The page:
Secrets of the Dead: Bombing Auschwitz premieres Tuesday, January 21 at 9|8c on PBS, pbs.org/secrets and the PBS Video app to commemorate International Holocaust Remembrance Day and the 75th anniversary of the liberation of Auschwitz.
As the 75th anniversary of the liberation of Auschwitz-Birkenau concentration camp approaches, Secrets of the Dead: Bombing Auschwitz investigates how the testimony of two escaped Jewish prisoners ultimately lead Allied forces to debate “the greatest moral dilemma of the 20th century.”
In April 1944, prisoners Rudolf Vrba and Alfred Wetzler escaped from Auschwitz and fled through Nazi-occupied Poland to find refuge in Žilina, Slovakia. There, they connected with the Jewish Underground and recounted what they left behind. Their harrowing testimonies were turned into a detailed report called the Auschwitz Protocol. The report revealed the true horror of the Holocaust to the outside world; it contained precise sketches of the camp’s gas chambers and described the horrifying extent of the Nazi extermination program.
Once the complete report reached the United States War Refugee Board in November 1944, there were several international calls for the U.S. government to bomb Auschwitz. However, some government officials warned against the feasibility of such an attack. Frustrated with the government’s lack of action, War Refugee Board director John Pehle leaked the Auschwitz Protocol to the press. Soon after, The Washington Post published a historic editorial on the atrocities at Auschwitz entitled “GENOCIDE,” which was the first time that word had ever been used in a national newspaper. The editorial sparked outrage among civilians in the U.S., leading to many organized protests urging the government to take action. Finally, on January 27, 1945 –nine months after Vrba and Wetzler gave their testimonies to the Slovakian Jewish Underground, Auschwitz was liberated by the Soviet Army.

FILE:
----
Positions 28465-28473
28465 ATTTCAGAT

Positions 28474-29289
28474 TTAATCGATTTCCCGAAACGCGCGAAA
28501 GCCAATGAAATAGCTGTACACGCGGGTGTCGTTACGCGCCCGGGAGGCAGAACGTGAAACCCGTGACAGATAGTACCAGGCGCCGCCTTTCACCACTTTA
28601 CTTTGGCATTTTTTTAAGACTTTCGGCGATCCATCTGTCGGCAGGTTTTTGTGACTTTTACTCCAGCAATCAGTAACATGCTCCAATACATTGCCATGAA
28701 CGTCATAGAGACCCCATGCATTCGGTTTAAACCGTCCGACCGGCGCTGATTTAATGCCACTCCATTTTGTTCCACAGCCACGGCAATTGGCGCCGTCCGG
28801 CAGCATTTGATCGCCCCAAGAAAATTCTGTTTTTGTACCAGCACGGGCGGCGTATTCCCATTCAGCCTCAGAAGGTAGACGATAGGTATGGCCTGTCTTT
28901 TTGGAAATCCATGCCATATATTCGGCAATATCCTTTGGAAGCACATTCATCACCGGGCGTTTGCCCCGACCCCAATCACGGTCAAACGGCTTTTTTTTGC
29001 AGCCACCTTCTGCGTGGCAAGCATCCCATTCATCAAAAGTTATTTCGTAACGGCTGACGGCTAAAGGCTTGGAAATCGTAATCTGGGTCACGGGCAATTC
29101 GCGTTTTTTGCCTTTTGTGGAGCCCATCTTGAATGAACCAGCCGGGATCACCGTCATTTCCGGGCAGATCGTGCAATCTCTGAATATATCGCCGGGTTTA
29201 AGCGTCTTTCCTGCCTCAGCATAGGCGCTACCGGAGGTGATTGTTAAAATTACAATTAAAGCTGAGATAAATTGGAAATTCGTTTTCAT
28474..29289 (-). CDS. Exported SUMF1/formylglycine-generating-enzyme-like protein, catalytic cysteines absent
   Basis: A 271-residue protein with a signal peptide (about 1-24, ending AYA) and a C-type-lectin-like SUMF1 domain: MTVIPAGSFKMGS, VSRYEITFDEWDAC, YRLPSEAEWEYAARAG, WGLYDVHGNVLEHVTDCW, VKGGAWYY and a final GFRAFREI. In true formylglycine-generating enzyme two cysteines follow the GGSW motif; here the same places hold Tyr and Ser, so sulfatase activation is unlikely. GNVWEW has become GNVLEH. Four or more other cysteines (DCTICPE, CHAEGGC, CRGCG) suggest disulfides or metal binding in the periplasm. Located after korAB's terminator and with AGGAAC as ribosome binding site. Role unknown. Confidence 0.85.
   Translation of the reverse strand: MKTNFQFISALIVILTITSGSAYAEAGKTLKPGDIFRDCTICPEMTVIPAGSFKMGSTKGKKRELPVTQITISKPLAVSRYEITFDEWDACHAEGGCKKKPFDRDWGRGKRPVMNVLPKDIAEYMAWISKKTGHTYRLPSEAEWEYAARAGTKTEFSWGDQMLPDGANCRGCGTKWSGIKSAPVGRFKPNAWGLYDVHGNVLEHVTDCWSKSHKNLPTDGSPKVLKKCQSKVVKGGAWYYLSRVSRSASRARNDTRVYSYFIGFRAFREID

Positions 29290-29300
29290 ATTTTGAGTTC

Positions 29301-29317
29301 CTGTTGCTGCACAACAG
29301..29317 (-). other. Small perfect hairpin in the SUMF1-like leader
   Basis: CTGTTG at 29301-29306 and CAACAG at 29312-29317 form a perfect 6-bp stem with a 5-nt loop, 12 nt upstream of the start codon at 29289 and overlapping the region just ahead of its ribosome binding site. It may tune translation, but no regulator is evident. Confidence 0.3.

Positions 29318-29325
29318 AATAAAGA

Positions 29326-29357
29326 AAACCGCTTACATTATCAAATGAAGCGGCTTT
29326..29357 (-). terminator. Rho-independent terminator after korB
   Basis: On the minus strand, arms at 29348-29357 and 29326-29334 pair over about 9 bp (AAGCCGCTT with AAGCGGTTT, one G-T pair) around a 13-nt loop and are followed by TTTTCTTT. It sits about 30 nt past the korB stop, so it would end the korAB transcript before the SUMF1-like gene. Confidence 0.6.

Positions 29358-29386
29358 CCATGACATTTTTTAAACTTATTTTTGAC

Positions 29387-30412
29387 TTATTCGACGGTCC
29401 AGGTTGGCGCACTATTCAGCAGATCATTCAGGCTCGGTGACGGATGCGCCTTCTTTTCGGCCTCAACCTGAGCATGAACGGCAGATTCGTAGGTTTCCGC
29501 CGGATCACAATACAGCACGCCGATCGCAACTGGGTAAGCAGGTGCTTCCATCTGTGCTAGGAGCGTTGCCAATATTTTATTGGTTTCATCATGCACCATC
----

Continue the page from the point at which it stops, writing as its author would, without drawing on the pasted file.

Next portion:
Below are images and excerpts from the Auschwitz Protocol.
“We were at once led into a huge barrack where on the one side we had to deposit all our luggage and on the other side completely undress and valuables behind. Naked, we then proceeded to an adjoining barrack where our heads and bodies were shaved and disinfected with Lysol. At the exit every man was given a number which began with 28,600 in consecutive order With this number in hand we were then herded to a third barrack where so-called registration took place. This consisted of tattooing the numbers we had received in the second barrack on the left side of our chests. The extreme brutality with which this was effected made many of us faint. The particulars of our identity were” also recorded. Then we were put in groups of a hundred into a cellar, and later to a barrack W here we were issued striped prisoners’ clothes and wooden dogs. This lasted until 10 a.m. In the afternoon our prisoners’ outfits were taken away from us again and replaced by the ragged and dirty remains of Russian uniforms. Thus equipped we were marched off to BIRKENAU…” – Excerpt from Auschwitz Protocol, courtesy of the U.S. War Refugee Board.